The bridge remained closed from 1795 until the Trustees had it rebuilt in 1799 “as a hybrid of wood, brick and cast-iron parts, cast by John Onions (Proprietor’s Minute Book 1791–1827). The two original spans were removed and replaced by a single span of three cast iron ribs, which sprang from the original outer sandstone pier bases. The bridge deck was further supported by two square brick piers, the northern one constructed directly on top of the stone pier base and the southern one set back slightly towards the river bank. The remainder of the superstructure was built of wood and may have reused some of the original beams. However, by 1817, this bridge was failing again, attributed to the insufficient number of cast iron ribs proving inadequate for the volume of traffic. Consequently, the bridge proprietors decided to rebuild Coalport Bridge once again, this time completely in iron. The quality of the castings is good, especially by comparison with the castings of the Iron Bridge upstream. The bridge was recently (2005) renovated and the static load lowered by replacing cast iron plates used for the roadway with composite carbon fibre/fibreglass plates, with substantial weight saving.” 
“The date of 1818 displayed on its midspan panel refers to this substantial work which allowed the bridge, subscribed to by Charles Guest, one of the principal trustees, to stand without major repairs for the next 187 years.”  In 2004-2005, during the closure (which lasted about a year), not only were major works undertaken to the span of the bridge, it was also necessary to reconstruct the two brick arches supporting the verges at the south side of the bridge. The bridge “still takes vehicular traffic, unlike the more famous Iron Bridge, albeit limited to a single line of traffic, a 3-tonne weight limit and a height restriction of 6 ft 6in (1.98 cm).” 
From the Wharf, an inclined plane was needed to gain height to the land above the Severn Gorge. The location of the incline is shown below.
The next opportunity to look at the line of the tramroad comes at the point where its route is joined by a footpath which appears on the 1882 Ordnance Survey above and still is in existence today. The route appears on the modern 1:25,000 Ordnance Survey Explorer Series mapping as shown below.
Two collieries appear on the 1901 OS mapping – Halesfield and Kemberton Collieries. These would not have been present when the tramroad was active in this area. By the 1950s these two pits were worked as one by the NCB and together employed over 800 men. “John Anstice sank Kemberton Pit when director of the family company in 1864 mainly for coal but it also produced ironstone and fireclay. … Halesfield was sunk as an ironstone and coal mine in the 1830s and continued to work coal until the 1920s, it later became the upcast and pumping shafts for Kemberton pit.” 
Apart from the A4169 at the bottom of the satellite image (which is already shown above), the only modern road which crosses the line of this section of the old tramroad Is Halesfield 18. Google Streetview images in this area were taken at the height of Summer in 2022 when vegetation was at its most abundant and as a result show nothing of note.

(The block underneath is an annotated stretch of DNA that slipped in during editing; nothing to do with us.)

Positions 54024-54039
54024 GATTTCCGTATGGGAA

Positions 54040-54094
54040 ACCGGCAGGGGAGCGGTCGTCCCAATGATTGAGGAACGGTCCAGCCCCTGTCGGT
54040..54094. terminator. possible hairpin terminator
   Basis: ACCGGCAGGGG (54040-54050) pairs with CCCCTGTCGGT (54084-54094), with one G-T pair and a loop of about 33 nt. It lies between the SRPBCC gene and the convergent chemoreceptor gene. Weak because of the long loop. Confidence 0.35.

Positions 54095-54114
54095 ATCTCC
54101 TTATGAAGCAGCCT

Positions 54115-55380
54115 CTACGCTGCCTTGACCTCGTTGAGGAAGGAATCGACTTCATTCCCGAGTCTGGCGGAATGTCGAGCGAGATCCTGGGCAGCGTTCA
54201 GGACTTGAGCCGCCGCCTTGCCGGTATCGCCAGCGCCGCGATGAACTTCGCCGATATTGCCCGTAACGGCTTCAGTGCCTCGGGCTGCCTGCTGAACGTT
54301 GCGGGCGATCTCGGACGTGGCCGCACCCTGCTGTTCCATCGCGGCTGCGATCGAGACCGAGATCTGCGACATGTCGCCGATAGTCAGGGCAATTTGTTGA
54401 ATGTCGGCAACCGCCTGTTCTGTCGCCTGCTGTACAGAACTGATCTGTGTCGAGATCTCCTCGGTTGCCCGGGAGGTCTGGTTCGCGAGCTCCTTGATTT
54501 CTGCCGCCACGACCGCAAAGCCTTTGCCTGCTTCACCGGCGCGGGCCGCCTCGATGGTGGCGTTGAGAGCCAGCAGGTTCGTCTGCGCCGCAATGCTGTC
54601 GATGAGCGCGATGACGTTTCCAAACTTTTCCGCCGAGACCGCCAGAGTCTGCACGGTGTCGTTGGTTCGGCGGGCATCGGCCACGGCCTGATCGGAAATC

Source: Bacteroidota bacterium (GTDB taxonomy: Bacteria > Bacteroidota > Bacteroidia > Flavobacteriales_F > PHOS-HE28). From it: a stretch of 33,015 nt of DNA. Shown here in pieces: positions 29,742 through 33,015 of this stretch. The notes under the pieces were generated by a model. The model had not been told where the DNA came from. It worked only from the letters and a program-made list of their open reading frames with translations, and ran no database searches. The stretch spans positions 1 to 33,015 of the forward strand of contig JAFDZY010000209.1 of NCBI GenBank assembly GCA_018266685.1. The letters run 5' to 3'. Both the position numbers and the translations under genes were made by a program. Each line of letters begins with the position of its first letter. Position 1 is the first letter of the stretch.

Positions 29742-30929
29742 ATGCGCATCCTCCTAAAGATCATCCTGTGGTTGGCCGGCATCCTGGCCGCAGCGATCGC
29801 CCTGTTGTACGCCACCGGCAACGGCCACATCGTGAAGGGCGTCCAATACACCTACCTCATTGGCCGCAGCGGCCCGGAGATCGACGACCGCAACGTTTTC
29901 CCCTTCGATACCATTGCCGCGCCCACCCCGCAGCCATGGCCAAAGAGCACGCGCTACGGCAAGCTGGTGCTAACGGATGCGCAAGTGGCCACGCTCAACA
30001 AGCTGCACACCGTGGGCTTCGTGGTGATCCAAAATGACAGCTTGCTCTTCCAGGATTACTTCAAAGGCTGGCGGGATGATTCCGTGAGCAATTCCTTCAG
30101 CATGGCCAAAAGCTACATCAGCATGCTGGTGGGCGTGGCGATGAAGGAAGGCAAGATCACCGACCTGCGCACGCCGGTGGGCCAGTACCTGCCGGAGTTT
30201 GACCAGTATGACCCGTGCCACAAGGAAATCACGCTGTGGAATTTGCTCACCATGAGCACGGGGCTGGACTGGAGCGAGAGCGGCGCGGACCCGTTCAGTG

Our discussion about the old tramroad alignment is essentially speculative. We are in a better position than Savage and Smith were to trace routes using modern technology, but even so our possible route remains speculative. I have reproduced in in approximation on the same modern satellite image as were encountered above. Should it be correct, then some of its route can be followed and some locations can be photographed but all with a healthy sense of scepticism.
Holmer Lake is a reservoir owned by Severn Trent Water and serves Telford and the surrounding areas. The land around Holmer Lake includes areas of woodland and grassland.  Mad Brook was dammed in in 1968-70 to create a balancing reservoir at the behest of Telford Development Corporation. 
The next length of the old tramroad brings us passed the site of Grange Farm and Grange Colliery, Stirchley Ironworks and close to Randlay Pool. Mad Brook meanders North, initially close to the line of the old tramroad, moving away West beyond Grange Farm and then getting lost in the midst of Stirchley/Oldpark Ironworks.
These images are taken at and around the site of Grange Colliery. On the image above, the spoil heaps from the colliery were immediately off-screen to the left the colliery yard ahead to the North. The image below was taken a from a point just to the North of the bins awaiting collection and looking to the left.
Grange Colliery probably opened by 1833. The extent of seams that could be worked was restricted by the Limestone fault, east of which the coal lay deeper.  By 1881 all the pits except Grange colliery had been closed. Despite the lease of mineral rights at Grange Colliery to Alfred Seymour Jones of Wrexham in 1893, the colliery was closed in 1894. 
The closer satellite view of part of Telford Town Park above gives us a good point to stop to think about the historical timeline in the immediate vicinity of Stirchley Chimney. The tramroads in this immediate area were looked at in an earlier article in this series which can be found here.